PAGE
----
For years we have been told to slather up or seek shade to avoid skin cancer. But now it is becoming clear that shunning the sun comes with its own health perils
SLIP! Slop! Slap! As public-health campaigns go, Cancer Council Australia’s dancing seagull telling people to slip on a shirt, slop on some sunscreen and slap on a hat must rank among the stickiest in history. Launched in 1981, it prompted many a devoted sun worshipper to reconsider whether a “healthy tan” was virtuous, or a herald of premature skin ageing and cancer.
It seems to have been effective: after increasing in the general population for decades, rates of the deadliest form of skin cancer, melanoma, are now falling among Australians under the age of 40. “These are people who will have been exposed to the [Slip, Slop, Slap] message for pretty much their whole lives,” says Heather Walker of Cancer Council Australia.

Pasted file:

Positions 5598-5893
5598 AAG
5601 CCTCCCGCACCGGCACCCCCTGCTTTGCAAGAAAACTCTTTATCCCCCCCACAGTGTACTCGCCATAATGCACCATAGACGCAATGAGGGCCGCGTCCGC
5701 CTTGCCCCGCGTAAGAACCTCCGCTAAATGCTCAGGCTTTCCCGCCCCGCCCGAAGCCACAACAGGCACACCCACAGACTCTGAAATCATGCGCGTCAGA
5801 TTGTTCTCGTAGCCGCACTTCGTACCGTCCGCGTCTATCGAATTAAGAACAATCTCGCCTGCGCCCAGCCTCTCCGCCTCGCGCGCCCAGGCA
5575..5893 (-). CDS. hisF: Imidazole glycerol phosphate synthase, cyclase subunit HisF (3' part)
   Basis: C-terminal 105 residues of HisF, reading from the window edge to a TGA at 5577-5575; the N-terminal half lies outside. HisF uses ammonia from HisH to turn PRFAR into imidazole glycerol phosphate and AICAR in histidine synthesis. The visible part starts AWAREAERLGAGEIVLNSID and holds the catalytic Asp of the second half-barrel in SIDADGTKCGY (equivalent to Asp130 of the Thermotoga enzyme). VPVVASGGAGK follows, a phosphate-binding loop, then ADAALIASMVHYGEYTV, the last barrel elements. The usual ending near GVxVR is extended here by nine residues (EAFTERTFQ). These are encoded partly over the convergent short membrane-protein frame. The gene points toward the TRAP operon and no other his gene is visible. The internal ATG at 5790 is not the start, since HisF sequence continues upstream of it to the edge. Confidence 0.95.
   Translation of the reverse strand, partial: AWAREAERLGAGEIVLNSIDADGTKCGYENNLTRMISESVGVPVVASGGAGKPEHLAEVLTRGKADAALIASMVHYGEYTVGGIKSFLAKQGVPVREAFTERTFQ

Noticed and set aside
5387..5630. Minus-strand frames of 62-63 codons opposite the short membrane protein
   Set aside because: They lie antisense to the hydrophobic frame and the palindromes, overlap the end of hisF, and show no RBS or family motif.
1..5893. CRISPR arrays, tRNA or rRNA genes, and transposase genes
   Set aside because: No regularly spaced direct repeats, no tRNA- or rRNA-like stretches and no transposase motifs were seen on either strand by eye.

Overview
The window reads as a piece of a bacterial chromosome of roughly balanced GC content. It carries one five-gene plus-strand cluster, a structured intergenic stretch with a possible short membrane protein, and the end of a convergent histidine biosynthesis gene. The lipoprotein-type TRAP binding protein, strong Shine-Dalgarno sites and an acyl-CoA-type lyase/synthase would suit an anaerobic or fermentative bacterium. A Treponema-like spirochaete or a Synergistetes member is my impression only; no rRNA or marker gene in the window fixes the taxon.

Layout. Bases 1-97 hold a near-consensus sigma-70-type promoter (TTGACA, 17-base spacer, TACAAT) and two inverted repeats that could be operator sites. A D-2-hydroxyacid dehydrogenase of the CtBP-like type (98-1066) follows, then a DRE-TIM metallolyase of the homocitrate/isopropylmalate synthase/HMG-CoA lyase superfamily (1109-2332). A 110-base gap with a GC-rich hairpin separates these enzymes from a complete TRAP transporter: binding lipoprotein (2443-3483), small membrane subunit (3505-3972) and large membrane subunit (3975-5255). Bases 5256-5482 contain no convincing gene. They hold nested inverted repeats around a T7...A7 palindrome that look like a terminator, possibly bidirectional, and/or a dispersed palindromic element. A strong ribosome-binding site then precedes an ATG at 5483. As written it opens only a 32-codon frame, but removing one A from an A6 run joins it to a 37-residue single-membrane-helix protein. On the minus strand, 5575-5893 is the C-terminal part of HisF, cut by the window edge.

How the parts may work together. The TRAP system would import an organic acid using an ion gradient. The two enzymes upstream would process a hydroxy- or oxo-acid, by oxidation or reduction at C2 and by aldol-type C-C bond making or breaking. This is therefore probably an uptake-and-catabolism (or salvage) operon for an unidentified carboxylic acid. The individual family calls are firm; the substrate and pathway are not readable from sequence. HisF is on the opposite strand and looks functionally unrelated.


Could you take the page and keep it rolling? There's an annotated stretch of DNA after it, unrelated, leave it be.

But has this come at a cost? In Australia and worldwide, the prevalence of vitamin D deficiency is increasing – and sunscreen has taken much of the blame. Low levels of vitamin D are associated with weaker bones and teeth, infections, cardiovascular disease and autoimmune and inflammatory diseases including multiple sclerosis. And although vitamin D supplements have been touted as a solution, so far they don’t seem to have the effect that was expected. Now evidence is accumulating that sun exposure has benefits beyond vitamin D.
All of this has prompted some to label sunscreen “the new margarine” – a reference to health advice in the 1980s and 90s to switch from butter to hydrogenated vegetable oil to protect heart health, only to discover that the trans-fats found in many margarines were potentially more …
Article amended on 15 March 2019
We clarified SPF ratings